When I did my best anime 2021 celebration post, I wasn’t exaggerating when I chose Saihate no Paladin as my favourite isekai for the year. Sure if you are after standard adventures or slice of life in another world stories you will find better options, but for me Saihate no Paladin is the anime that really drew me firmly into its world and while Will does have some memories of his previous life, enough to motivate him to work hard in this one, he isn’t cheating his way through every encounter with knowledge from our world (sometimes highly specialised knowledge and you just have to wonder how so many isekai protagonists have this near photographic memory for things).
Saihate no Paladin gives me what I want from fantasy and reincarnation stories.
For anyone who has ever thought they wasted their life, or even a moment of it, the idea of starting over in a new place with the knowledge that you were given a second chance, is one that has so much potential. You could sit and make a list of all the things you would do better or right but kind of know that mostly you’d probably just fall into the same old patterns and somehow things wouldn’t be any different.
Will, our protagonist in Saihate no Paladin, awakens as a baby with the knowledge that he live a pointless and stagnant first life and as he is raised by a Skeleton (Blood), a mummy (Mary) and a ghost (Gus) he learns to fight, to pray and to cast magic but more than anything else he finds in himself the desire to improve and to live this life better than his last. It takes him awhile to figure out what that means but after the events that occur as he comes of age he makes his vow to the god of his choice and sets out into the world with high ambitions.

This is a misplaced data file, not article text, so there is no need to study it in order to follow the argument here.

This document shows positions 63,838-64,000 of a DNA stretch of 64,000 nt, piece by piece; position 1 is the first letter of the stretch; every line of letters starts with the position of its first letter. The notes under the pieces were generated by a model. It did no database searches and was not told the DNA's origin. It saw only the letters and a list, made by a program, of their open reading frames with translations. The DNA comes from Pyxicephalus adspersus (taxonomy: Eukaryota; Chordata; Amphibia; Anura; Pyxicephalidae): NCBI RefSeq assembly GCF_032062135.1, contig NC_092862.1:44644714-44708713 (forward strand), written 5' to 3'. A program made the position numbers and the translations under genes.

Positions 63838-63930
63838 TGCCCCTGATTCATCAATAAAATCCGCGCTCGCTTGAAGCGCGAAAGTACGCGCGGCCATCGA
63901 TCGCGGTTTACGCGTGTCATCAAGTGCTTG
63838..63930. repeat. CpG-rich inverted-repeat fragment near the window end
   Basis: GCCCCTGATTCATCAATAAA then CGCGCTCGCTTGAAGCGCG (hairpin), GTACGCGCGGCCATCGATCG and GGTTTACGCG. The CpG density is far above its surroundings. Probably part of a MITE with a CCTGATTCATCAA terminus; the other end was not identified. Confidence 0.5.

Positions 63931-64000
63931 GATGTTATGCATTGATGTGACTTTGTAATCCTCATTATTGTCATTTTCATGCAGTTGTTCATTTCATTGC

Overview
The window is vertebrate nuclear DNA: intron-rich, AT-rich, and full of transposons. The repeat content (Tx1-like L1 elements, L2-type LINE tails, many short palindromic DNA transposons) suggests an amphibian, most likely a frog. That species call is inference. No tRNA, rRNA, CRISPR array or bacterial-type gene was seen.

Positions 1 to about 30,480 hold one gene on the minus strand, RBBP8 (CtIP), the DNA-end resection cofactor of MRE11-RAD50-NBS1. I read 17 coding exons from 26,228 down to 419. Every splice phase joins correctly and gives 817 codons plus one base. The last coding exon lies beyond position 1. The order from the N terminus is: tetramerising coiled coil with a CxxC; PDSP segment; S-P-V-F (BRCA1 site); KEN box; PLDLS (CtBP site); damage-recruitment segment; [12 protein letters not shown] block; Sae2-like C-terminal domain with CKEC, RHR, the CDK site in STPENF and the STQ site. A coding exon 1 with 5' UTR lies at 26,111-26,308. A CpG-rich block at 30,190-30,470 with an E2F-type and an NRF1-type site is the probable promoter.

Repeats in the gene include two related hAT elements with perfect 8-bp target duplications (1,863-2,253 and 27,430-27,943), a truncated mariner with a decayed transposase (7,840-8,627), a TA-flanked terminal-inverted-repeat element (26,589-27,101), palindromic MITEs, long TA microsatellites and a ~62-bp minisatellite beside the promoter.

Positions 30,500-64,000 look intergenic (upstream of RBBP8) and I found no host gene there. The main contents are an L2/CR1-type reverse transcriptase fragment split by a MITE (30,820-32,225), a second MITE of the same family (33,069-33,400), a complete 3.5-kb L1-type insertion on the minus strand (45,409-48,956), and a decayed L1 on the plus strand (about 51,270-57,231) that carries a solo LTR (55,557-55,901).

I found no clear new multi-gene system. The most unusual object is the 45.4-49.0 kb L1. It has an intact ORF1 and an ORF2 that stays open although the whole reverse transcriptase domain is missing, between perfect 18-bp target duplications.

What I loved most about this process was it wasn’t a one or two episode montage where we just kind of see the baby, see a few training clips and then here we go fully formed warrior boy. Instead this introduction takes five episodes really developing the relationship Will has with the three who raise him in this world.
Its a risky move and one that has put some viewers off Saihate no Paladin given it isn’t your standard isekai full of upbeat quippy characters and there’s been no busty elf-girl in sight (at least not yet). Sure we do get a few standard moments such as before Will comes of age Blood invites him to drink and then leads him to try to spy on Mary changing.
Also, Will is ridiculously strong due to the training he goes through with Blood, Mary and Gus though just how overpowered he is doesn’t become truly apparent until he’s fighting a god and more so after he leaves his home and sets out into the world and we all get a clearer idea of just how much stronger Will is than your average human in this world. Fortunately, again because of the time spent in the early episodes, it doesn’t feel cheap. Will isn’t strong because he is reborn. He is strong because of the life he has lived this time around and the effort he has put into his training and his faith.
Where Saihate no Paladin is perhaps weakest is in Will’s personality. While he is pleasant enough he isn’t the most dynamic or interesting or protagonists and more than that the entire anime is filled with internal dialogue from his character that usually adds nothing. It also has a weird audio effect over it which just doesn’t seem to fit with the rest of the anime and so feels intrusive.